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Open AccessArticle

Highly Efficient and Robust Grid Connected Photovoltaic System Based Model Predictive Control with Kalman Filtering Capability

1
Institute for Electrical Drive Systems and Power Electronics, Technical University of Munich (TUM), 80333 Munich, Germany
2
Electrical Engineering Department, Faculty of Engineering, Assiut University, Assiut 71516, Egypt
*
Author to whom correspondence should be addressed.
Sustainability 2020, 12(11), 4542; https://doi.org/10.3390/su12114542
Received: 8 May 2020 / Revised: 27 May 2020 / Accepted: 28 May 2020 / Published: 3 June 2020
(This article belongs to the Special Issue Intelligent Mechatronic and Renewable Energy Systems)

Abstract

Renewable energy sources, especially photovoltaic (PV) ones, are gaining more and more interest due to the predicted lack of conventional sources over the coming years. That shortage is not the only concern, as environmental issues add to this concern also. Thus, this study proposes two-stage PV grid connected system, which is supported with extended Kalman filter (EKF) for parameter estimation. In the first stage, maximum power point tracking (MPPT) for the boost converter is accomplished using new MPPT method in which the switching state of the converter is directly generated after the measurement stage, so it is called direct switching MPPT technique. This technique is compared with the conventional finite control set model predictive control (FCS-MPC) method, where the design of the cost function is based on minimizing the error between the reference and the actual current. The reference current is obtained by employing perturb and observe (P&O) method. In the second stage, the two-level inverter is controlled by means of model predictive control (MPC) with reduced computation burden. Further, to overcome the parameter variations, which is a very common problem in MPC applications, an extended Kalman filter is utilized to eliminate the control algorithm’s dependency on the parameters by providing an efficient estimation. After the inverter, an RL filter is inserted to guarantee the quality of the currents injected into the grid. Finally, the system is validated using Matlab under different operating conditions of atmospheric variation and parameter changes.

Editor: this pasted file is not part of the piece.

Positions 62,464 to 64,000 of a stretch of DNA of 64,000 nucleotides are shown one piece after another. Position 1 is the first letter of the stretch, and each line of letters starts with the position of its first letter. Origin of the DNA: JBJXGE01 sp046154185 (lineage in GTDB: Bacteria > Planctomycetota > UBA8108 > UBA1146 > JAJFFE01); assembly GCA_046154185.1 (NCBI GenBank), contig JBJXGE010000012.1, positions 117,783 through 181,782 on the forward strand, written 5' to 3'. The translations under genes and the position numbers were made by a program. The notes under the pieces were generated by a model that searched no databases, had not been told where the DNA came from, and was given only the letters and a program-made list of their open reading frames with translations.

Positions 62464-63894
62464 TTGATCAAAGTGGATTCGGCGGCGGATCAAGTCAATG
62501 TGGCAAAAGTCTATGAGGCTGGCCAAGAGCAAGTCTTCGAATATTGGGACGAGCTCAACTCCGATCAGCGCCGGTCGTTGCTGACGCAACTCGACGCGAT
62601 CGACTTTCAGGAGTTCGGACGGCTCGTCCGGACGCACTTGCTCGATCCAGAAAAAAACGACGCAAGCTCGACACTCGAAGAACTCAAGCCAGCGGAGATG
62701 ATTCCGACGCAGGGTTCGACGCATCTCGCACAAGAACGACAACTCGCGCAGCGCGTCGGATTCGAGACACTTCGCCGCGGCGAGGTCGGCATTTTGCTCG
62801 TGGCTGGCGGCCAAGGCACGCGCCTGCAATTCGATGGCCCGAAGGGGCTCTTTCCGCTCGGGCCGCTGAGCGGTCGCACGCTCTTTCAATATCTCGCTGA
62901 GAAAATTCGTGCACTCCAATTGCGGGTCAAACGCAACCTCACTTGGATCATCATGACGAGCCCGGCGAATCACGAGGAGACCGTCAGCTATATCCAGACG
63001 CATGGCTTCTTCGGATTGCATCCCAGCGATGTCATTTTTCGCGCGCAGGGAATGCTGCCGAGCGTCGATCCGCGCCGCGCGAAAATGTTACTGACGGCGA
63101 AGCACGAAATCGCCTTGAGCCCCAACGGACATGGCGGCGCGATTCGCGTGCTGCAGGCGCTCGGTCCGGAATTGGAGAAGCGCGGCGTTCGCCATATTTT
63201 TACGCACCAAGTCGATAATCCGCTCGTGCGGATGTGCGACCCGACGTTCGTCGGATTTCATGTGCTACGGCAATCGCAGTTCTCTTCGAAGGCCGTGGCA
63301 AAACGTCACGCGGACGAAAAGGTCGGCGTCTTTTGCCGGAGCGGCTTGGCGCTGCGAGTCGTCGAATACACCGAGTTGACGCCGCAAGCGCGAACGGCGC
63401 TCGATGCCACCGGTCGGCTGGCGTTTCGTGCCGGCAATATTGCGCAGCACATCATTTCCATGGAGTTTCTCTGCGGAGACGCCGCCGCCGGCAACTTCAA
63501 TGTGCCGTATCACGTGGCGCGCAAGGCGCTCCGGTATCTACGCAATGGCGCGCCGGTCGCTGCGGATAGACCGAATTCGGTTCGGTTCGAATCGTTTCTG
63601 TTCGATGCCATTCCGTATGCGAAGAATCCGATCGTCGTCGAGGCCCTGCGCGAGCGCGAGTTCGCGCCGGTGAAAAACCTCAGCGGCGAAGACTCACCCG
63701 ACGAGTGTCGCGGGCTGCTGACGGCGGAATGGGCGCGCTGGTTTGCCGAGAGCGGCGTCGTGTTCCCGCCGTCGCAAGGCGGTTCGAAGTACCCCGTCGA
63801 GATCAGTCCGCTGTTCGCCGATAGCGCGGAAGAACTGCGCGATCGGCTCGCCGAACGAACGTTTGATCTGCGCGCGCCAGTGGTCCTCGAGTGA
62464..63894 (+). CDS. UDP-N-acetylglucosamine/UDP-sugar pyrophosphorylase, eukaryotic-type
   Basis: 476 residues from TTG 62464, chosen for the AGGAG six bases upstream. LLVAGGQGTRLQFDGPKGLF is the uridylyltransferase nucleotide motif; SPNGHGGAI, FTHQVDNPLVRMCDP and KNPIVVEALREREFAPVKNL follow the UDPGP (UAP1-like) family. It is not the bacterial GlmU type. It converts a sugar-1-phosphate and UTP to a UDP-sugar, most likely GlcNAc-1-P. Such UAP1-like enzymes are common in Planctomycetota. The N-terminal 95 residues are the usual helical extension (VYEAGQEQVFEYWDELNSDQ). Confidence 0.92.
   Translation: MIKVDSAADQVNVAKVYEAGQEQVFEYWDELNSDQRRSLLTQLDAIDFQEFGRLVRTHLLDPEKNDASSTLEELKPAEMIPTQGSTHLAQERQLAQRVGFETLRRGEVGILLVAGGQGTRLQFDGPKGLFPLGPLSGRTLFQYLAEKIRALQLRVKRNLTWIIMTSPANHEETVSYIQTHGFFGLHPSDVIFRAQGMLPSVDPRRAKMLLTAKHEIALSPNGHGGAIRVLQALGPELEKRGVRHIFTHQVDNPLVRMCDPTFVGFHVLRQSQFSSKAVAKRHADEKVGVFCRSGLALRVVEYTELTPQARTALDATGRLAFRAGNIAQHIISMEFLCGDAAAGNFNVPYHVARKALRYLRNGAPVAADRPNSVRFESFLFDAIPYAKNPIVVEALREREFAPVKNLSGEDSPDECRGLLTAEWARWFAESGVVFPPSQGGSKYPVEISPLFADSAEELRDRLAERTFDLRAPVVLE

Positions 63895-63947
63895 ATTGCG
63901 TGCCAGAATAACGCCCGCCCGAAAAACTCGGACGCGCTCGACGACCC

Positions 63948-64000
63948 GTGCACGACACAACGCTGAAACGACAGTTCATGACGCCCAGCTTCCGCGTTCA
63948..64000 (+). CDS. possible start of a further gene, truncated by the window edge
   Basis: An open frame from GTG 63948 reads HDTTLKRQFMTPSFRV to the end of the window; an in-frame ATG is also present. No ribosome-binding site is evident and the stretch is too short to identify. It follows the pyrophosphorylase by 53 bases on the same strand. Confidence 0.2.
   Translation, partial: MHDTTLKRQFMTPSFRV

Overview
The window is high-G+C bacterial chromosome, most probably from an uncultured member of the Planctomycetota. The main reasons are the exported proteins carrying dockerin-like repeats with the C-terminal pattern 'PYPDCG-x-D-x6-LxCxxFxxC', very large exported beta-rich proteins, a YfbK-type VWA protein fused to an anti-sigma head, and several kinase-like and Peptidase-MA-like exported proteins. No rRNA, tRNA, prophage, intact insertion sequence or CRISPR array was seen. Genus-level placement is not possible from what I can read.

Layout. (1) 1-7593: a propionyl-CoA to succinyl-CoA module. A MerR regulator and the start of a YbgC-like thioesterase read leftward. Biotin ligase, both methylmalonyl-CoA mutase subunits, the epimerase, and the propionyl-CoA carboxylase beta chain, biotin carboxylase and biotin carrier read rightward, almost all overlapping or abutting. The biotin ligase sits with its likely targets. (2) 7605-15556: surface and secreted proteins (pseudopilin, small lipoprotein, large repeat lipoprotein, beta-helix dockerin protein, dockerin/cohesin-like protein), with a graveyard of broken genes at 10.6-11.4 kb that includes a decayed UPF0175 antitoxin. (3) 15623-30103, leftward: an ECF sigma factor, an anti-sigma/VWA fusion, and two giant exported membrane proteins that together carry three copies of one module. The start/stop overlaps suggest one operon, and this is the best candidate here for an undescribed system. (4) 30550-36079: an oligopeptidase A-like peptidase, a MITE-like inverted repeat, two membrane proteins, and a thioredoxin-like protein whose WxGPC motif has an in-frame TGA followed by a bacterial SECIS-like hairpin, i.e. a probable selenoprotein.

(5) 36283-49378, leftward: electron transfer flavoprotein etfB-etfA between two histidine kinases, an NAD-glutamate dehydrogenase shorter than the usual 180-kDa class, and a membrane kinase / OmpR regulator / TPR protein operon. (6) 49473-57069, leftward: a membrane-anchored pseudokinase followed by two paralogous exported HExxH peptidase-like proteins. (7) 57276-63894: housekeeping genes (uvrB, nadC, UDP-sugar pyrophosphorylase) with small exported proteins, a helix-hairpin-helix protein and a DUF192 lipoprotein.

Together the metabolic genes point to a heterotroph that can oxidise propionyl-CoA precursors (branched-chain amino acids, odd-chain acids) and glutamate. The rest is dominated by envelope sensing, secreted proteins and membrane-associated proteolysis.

Keywords: direct switching MPPT; extended Kalman filter; grid connection; model predictive control; MPPT; PV systems direct switching MPPT; extended Kalman filter; grid connection; model predictive control; MPPT; PV systems

1. Introduction

Photovoltaic (PV) energy sources are very promising due to several advantages over the conventional sources. PV sources provide clean, silent, friendly, naturally abundant and emissions-free energy to the installed systems [1]. These systems can be implemented with different topologies and control methodologies. However, they can be mainly classified into two main categories, including standalone and grid connected applications [2,3]. In the standalone systems, a DC–DC converter is utilized between the PV source and the DC load for the purpose of maximum power point tracking (MPPT) [4]. Actually, some systems use a direct coupling technique between the load and the source, but this method installs a lot of panels to provide the necessary energy to the load [5]. Additionally, and because of the night hours, the storage element is mandatory in case of the standalone schemes [6]. Batteries are a very common solution to this issue, but they require frequent replacement [7], which increases the overall system cost, especially for low power applications. Thus, grid-connected topologies are preferred; they can be implemented by directly coupling the inverter to the grid without including the DC-DC converter stage [8,9]. Consequently, that is called the single stage topology. However, and due to the variable atmospheric conditions, the two stage inverter topology is very common [10,11]. The DC–DC converter stage provides regulation to the PV source voltage [9,12]. In fact, it boosts the voltage, and hence this widens the operating voltage range of the system. Furthermore, it separates the MPPT control strategy from active and reactive power inverter control. This greatly simplifies the overall control methodology and enhances the system stability [13,14].